Stefany Anne Golberg at The Smart Set:
Eileen Chang started writing early, completing her first novel at the age of 12. By the time the Communist government came to power, Eileen Chang was a well-known writer in China (now considered by many to be China’s first modernist). Dubious about her role in this new society, however, Chang chose self-imposed exile. She moved to Hong Kong, then Japan, then back to Hong Kong, and eventually to Los Angeles, where she died alone in her apartment in 1995. Chang never again returned to mainland China. In Hong Kong, America became Eileen Chang’s patron. For three years, she worked as a translator for the United States Information Service. Then the USIS hired Chang to write anti-Communist propaganda in the form of two novels: The Rice Sprout Song and Naked Earth. Wanting propaganda, the Information Service encouraged Chang to be unsparing in her depiction of China’s confessional spectacles. And so she was.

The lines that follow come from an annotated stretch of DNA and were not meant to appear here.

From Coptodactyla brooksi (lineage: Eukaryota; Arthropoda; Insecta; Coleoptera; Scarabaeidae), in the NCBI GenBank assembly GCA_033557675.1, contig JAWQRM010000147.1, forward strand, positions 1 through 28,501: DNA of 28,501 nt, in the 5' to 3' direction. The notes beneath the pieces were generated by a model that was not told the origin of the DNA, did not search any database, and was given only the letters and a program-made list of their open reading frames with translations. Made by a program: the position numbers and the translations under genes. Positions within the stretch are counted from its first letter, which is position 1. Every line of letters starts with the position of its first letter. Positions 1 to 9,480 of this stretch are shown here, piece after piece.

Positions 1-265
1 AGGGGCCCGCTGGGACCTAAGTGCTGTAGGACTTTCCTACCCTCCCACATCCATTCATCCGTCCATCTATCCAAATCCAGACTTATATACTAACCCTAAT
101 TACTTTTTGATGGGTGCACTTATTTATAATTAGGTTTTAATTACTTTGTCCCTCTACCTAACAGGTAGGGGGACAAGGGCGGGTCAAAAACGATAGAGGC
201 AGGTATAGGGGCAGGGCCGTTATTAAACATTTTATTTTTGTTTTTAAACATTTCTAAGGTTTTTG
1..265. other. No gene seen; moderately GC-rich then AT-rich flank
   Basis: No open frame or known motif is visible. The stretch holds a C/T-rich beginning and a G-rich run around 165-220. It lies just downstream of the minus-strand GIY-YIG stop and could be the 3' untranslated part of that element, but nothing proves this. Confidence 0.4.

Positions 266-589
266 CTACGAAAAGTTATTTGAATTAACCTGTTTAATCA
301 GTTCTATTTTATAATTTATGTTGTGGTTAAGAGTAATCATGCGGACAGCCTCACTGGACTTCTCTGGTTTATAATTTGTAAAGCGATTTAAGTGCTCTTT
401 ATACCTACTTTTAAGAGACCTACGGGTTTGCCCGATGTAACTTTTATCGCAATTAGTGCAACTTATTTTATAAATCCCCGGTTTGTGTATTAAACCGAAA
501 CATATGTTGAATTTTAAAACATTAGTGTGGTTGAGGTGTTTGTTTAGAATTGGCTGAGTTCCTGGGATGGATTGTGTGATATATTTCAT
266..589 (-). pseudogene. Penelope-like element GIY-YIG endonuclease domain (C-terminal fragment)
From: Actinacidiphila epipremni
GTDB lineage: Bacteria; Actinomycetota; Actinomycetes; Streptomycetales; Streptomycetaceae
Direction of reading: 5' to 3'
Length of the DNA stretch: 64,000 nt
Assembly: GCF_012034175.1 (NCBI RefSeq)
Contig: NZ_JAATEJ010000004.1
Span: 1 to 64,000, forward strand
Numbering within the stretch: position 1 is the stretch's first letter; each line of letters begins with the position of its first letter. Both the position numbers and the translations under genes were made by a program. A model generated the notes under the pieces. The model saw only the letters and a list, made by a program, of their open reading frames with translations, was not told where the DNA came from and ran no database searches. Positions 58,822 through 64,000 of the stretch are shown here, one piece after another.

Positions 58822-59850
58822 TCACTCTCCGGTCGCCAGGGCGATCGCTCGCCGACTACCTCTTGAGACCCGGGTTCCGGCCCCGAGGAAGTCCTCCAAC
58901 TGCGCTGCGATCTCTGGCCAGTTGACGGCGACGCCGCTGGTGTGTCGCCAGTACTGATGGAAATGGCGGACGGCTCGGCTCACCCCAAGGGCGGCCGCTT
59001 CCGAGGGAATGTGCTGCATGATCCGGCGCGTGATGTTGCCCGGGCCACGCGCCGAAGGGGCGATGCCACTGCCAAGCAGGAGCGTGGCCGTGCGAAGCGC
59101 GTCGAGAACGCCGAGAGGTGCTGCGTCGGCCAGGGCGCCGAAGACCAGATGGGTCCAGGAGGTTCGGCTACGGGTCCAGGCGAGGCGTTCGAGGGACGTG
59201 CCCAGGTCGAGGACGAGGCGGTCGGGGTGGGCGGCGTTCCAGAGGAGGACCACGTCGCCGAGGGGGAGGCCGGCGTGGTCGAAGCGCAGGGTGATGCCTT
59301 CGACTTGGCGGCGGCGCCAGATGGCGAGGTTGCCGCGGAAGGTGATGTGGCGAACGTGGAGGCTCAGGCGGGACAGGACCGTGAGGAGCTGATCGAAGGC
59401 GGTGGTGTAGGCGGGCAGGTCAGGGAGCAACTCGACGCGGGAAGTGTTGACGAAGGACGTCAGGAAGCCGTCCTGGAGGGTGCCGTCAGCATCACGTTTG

In another early scene from Naked Earth, a Mass Meeting is held in the vacant lot in front of an ancestral temple. Tang, a Middling Farmer (neither unfortunately rich nor blessedly poor), is brought to a platform for his session. Schoolchildren wave paper flags and sing loudly. They are accompanied by militiamen, members of the Farm Workers Association, the Women’s Association, the Youth Vanguard Corps.